But it isn't clear that policies that will cover those with chronic conditions will be anywhere near affordable. They may be available, but only at astronomical prices.



If you are healthy at present, you might think it is OK to be self insured, but I have a couple of friends who will tell you how utterly stupid that idea is.

 
At 9/13/2011 3:50 PM, Blogger Hydra said...

Juandos: I don't see the relevance.
How much insurance do you think the poor can buy for the price of a gameboy?

The poor in America would be rich in many other countries. So what? Do you think we should only help the really poor? How poor would tht be in your book? Shgould we only help the American poor? Or give them no help at all?

Would your proposed minimum level of help include healthcare, or merely subsistence.

 
At 9/13/2011 3:51 PM, Blogger Hydra said...

all insurance is suspect

==========================

I'll say. It is the only product I buy and then have to sue to get.

That what causes cumbersome regulation.

 
At 9/13/2011 4:08 PM, Blogger Benjamin said...

If you are 55 or older, and considering health insurance...good luck.

 
At 9/13/2011 4:24 PM, Blogger Michael Hoff said...

According to these numbers and the official census numbers...

In 2000, 17.4% of the population was uninsured.

In 2010, 16.2% of the population was uninsured.

So on a percentage basis, the number of uninsured was falling when Obama came riding in on the white horse of government.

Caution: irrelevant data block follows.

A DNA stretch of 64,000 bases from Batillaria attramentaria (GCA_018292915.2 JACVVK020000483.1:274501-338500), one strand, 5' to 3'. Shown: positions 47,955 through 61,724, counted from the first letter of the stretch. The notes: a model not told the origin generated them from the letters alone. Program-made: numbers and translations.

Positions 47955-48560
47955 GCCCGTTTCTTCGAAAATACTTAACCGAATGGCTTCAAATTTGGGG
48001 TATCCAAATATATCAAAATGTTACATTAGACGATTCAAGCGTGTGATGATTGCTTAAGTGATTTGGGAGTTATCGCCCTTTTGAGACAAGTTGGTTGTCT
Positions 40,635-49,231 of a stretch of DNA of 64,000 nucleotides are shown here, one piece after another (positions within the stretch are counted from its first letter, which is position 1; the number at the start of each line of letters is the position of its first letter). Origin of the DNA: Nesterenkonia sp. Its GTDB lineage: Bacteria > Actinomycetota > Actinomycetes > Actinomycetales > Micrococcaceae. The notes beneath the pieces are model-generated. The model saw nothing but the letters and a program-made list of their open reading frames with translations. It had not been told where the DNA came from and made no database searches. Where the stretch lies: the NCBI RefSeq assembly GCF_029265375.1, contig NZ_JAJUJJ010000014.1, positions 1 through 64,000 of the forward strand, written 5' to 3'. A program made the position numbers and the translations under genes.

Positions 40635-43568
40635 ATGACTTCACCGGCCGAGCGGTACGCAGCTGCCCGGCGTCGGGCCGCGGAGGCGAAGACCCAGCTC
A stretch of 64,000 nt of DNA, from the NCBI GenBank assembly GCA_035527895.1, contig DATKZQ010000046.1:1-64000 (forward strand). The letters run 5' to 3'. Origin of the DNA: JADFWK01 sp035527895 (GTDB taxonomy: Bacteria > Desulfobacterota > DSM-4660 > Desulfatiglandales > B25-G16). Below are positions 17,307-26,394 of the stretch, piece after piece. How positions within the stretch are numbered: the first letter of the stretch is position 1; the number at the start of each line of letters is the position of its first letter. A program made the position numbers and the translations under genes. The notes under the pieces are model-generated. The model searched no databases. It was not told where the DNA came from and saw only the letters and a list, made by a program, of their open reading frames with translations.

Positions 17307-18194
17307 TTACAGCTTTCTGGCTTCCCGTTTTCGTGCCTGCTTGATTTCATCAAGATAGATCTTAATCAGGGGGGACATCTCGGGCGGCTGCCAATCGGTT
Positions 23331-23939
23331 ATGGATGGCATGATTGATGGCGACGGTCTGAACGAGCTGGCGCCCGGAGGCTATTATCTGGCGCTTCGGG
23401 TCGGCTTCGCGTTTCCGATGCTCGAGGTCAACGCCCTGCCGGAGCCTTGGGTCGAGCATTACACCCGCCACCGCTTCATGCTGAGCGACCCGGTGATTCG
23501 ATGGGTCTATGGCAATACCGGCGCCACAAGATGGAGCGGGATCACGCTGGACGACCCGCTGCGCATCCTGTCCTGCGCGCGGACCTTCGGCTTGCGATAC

At 9/13/2011 4:31 PM, Blogger Michael Hoff said...

Benjamin,

If you're 55 and need health insurance, you can get it. There are insurance stores here in PA that sell individual policies. Not cheap, but affordable.

 
At 9/13/2011 4:55 PM, Blogger Larry G said...

the question in the CNN Tea Party debates was that a 30-year did not buy insurance and then subsequently needed 6-months in a hospital and who should pay for it.

It was hilarious listening to the answers ... even Ron Paul was flummoxed.. and someone from the audience shouted - "let him die".

yes indeed....

 
At 9/13/2011 4:55 PM, Blogger MovingEast said...

I see two problems with self-insuring when you want to

1. If you have a bad accident you either face huge costs, or expect someone to bail you out (ie go to an emergency room and get treatment without coverage). That is asking the rest of the country to subsidize you.

2. If all the healthy sorts don't get insurance, then the risk pool becomes worse and premiums go up, driving out more people due to price.

It is a difficult problem - the Aussies had an interesting approach of some required contributions through your taxes, but you can choose not to get private coverage. Rates are flat across the pool of people seeking insurance. however, the older you are when you first join the plan, the higher your premium.

It's a tough problem.
Certainly the employer-based system we have at the moment is a poor solution.

 
At 9/13/2011 6:25 PM, Blogger Benjamin said...

In CA you will pay about $300 monthly, $5k deductible, and maybe 30 percent co-pay on any bills if you are male age 56.

It's affordable if you don't get sick.